The exception to this is if you choose to send an extra check in addition to your usual payments (i.e. you make $500 payments and every two months, you send 2 $500 checks). Then the bank may not know whether to apply it to next month's payment or to count it as an extra payment, so you can add something like "apply to principal" to make your intention clear.

There's also a misconception about "applying to interest" vs. "applying to principal" -- there's no such distinction. Any payment you make lowers your loan balance, which in turn grows every month by the interest charged to it.
 

Khane

Got something right about marriage
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If you're planning on making extra payments to cut into principle faster thus shortening the term you may as well refi for a shorter term mortgage. Reason being shorter terms almost always get better interest rates than 30 year terms.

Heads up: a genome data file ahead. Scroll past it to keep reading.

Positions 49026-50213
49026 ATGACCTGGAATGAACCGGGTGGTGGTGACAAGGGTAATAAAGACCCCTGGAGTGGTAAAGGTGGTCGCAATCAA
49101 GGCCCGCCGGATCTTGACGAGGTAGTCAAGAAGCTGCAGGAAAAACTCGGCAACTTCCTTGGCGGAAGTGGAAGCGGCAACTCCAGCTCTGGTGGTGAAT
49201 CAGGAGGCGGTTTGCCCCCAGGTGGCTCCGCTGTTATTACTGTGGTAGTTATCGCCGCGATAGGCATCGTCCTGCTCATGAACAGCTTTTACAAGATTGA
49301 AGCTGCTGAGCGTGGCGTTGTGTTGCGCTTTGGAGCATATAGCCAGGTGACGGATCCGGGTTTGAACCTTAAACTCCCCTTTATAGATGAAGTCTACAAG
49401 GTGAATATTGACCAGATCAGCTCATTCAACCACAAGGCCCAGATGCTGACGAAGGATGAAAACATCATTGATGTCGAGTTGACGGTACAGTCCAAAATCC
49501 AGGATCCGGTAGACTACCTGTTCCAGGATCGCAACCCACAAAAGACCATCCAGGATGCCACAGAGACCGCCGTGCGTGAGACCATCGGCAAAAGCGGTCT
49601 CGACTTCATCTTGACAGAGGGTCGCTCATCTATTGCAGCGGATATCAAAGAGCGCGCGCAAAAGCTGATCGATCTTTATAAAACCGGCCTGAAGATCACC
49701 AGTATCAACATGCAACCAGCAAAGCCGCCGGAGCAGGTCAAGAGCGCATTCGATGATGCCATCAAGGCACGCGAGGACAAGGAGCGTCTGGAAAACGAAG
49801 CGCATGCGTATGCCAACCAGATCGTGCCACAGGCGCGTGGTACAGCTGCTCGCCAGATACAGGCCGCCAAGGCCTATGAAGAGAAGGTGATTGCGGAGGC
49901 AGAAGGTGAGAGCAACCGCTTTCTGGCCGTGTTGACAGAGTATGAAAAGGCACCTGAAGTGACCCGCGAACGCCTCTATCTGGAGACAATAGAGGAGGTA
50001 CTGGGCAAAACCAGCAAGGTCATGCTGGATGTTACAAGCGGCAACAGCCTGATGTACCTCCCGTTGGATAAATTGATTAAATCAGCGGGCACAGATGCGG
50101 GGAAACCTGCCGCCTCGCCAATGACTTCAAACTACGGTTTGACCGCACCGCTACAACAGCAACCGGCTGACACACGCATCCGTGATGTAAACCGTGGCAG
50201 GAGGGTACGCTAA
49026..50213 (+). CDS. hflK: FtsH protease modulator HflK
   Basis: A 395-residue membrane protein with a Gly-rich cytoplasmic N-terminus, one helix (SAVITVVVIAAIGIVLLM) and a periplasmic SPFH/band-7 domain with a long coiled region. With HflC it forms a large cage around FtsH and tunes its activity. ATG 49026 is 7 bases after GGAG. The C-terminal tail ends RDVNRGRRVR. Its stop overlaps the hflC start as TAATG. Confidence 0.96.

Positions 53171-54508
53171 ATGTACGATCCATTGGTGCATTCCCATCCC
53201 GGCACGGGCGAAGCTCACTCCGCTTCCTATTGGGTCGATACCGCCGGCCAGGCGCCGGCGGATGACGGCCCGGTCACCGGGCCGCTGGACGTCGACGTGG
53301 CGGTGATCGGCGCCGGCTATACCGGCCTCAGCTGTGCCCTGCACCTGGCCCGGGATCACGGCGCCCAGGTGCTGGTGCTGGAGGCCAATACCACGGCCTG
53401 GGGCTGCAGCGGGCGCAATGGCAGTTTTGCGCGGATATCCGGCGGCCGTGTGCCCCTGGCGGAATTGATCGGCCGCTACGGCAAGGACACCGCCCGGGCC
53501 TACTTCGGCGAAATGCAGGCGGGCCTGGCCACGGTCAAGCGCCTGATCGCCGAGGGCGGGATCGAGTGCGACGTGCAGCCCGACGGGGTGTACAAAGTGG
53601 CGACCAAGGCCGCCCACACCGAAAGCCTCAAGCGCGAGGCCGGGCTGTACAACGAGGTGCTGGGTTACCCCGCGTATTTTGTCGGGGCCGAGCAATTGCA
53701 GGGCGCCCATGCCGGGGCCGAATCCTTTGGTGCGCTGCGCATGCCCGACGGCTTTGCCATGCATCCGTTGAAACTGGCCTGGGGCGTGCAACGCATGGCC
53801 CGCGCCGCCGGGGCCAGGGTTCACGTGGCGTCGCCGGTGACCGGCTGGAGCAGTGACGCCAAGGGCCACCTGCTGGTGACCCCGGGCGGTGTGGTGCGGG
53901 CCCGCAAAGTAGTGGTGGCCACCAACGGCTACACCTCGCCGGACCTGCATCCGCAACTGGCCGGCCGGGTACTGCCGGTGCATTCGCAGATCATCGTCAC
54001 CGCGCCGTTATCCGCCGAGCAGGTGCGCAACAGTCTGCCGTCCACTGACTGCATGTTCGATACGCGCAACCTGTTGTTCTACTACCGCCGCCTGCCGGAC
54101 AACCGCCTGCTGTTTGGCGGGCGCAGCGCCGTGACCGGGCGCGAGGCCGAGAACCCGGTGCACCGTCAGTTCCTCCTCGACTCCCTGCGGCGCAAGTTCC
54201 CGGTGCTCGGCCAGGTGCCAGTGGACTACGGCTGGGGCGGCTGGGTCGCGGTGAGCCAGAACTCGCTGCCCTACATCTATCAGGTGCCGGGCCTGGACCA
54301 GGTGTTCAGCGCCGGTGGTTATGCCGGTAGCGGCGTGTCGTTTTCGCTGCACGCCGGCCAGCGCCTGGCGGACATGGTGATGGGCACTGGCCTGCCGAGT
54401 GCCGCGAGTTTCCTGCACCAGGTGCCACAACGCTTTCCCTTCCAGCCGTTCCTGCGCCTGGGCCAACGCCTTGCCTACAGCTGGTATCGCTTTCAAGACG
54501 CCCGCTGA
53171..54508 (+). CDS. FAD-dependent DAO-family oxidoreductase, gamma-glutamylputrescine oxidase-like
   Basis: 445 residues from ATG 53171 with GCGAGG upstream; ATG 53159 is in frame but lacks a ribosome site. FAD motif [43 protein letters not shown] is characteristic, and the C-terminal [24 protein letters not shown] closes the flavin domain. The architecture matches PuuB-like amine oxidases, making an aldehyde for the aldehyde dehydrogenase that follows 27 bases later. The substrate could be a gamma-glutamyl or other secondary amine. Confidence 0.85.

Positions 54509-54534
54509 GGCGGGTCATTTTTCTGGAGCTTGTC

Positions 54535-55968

iannis

Musty Nester
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96d 13h 41m
most likely scams. Well, not SCAM scams. But it's a way for loan officers to make money. It might make a lot more sense if you're only 5-10 years into a 30year. But a couple of years ago I had one pestering me to refi an old mortgage and if you do the math on that (which you obviously should)... they were basically wanting to take 90% of the "savings" back in fees for even offering the deal.

What really got me though was this drive-by appraisal deal they were trying to push when I was reluctant about another appraisal. I'm perfectly fine with an undervalued house. The market around here is still stupid, and I don't need the state to suddenly decide I owe them more property tax. But they wanted me to give them a fair amount of cash to get one of THEIR appraisers to DRIVE PAST what is technically THEIR house and re-appraise it.

What. The. Fuck.

You just wanna make sure it hasn't burned down? Service your own god damn loan. I do my part, I pay you.
 

Khane